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Tuesday, January 7, 2014

Bangladesh after polls: From the frying pan and into the fire?

The political stalemate in Bangladesh has entered a new phase with the 5 January polls that were boycotted by the opposition and have been labeled as most violent and noticed for one of the lowest voter turn out in the electoral history of Bangladesh. 

In the evening of the poll day, I was asked for a brief assessment of the situation by Victor Martin, a Spanish journalist in Delhi. Some of my statements made way to the report he got published in Spanish newspaper El Mundo. Here is the original exchange from which the readers can have a clearer glimpse of my opinion in the whole affair. 

Is this a real democratic process if the opposition is not going to play in 154 seats?

Theoretically, and what they say ‘constitutionally, yes. But practically no as the things stand today.

This election had low participation. For you, which is the reason? Is the (non) security or is because the people just can vote one party and they don’t want to do it? What do you think?

Both reasons are partially valid. But I think the people are increasingly losing faith towards both the political parties as well as the system itself. The major motive of voters in any election is that the votes they cast will bring about some tangible positive changes in their lives. When they see the whole political practice as a farce played to ensure the personal gains and to feed the ego of the leaders (the PM Hasina and Opposition Leader Zia in this case) there is no genuine motivation for going to caste the votes. Also, unlike the committed voters of the ruling Awami League, a large section of so called ‘swing voters’ were never ready to take the risk of getting injured or even death for merely casting votes in an election of questionable legitimacy. I think this was one of the reasons behind the low voter turn out.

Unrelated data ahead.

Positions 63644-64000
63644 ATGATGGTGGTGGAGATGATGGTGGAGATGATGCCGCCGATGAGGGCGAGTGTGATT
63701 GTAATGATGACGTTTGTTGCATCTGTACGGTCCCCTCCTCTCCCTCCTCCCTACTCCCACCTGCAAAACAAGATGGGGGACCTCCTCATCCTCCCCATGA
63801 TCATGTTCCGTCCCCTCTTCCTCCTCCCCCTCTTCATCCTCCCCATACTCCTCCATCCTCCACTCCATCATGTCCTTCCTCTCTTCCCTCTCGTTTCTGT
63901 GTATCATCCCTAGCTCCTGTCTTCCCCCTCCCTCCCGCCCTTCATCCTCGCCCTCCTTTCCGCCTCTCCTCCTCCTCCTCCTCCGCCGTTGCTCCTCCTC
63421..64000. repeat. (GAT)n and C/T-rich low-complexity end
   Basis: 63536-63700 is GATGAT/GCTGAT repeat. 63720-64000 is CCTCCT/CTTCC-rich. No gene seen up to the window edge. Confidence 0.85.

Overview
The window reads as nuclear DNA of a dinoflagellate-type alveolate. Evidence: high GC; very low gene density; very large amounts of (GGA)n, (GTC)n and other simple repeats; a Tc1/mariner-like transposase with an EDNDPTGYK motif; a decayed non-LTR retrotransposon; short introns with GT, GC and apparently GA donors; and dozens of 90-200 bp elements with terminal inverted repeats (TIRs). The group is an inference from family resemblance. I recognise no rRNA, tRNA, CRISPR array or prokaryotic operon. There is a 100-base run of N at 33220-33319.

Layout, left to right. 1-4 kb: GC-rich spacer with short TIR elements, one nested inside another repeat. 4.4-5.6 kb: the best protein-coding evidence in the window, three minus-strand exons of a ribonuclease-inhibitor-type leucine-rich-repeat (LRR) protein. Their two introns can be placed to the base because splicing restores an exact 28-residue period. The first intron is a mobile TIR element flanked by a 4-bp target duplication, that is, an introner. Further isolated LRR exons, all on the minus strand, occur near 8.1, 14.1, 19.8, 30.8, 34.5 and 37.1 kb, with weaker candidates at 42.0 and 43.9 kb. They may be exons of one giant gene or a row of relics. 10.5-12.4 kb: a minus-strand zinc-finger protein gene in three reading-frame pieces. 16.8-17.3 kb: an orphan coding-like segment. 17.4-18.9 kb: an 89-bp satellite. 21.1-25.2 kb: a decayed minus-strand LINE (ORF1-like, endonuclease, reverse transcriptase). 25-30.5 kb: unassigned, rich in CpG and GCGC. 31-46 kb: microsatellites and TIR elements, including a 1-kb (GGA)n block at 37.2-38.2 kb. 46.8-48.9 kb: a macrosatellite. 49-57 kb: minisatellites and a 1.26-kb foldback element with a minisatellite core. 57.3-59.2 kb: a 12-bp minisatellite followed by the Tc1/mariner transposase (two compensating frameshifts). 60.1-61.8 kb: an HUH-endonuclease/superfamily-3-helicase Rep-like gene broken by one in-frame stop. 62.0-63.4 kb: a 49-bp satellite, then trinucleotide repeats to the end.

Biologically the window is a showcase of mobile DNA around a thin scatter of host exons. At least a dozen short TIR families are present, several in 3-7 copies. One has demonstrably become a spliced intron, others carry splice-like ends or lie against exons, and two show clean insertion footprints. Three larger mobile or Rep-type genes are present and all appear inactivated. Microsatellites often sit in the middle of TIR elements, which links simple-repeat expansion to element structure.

In this elections, the question is not who is going to win; the question is what’s going to happen tomorrow? Is the violence growing up? The country is now polarized, is this situation going to a worse way? What can we expect?

Going by the events so far, situation is all set to worsen over days to weeks. The stakes are high for both the sides and a stalemate is likely to prevail thereby draining the economy and further alienating the common people. Apparently, the AL once overestimated the mandate it got during the last polls and has behaved with overconfidence. That seems all set to backfire now. Its capacity to control the developments after this election will be limited. For the opposition, this is do or die situation: there is no recourse left except paralyzing the country if they are to exert their influence in any way in the new situation. A quagmire is thus a given for the short term future. If past is any guide, the army may have to be called to control the situation. Far less likely is the situation in which the AL successfully handles the election fallout to retain power for long enough.

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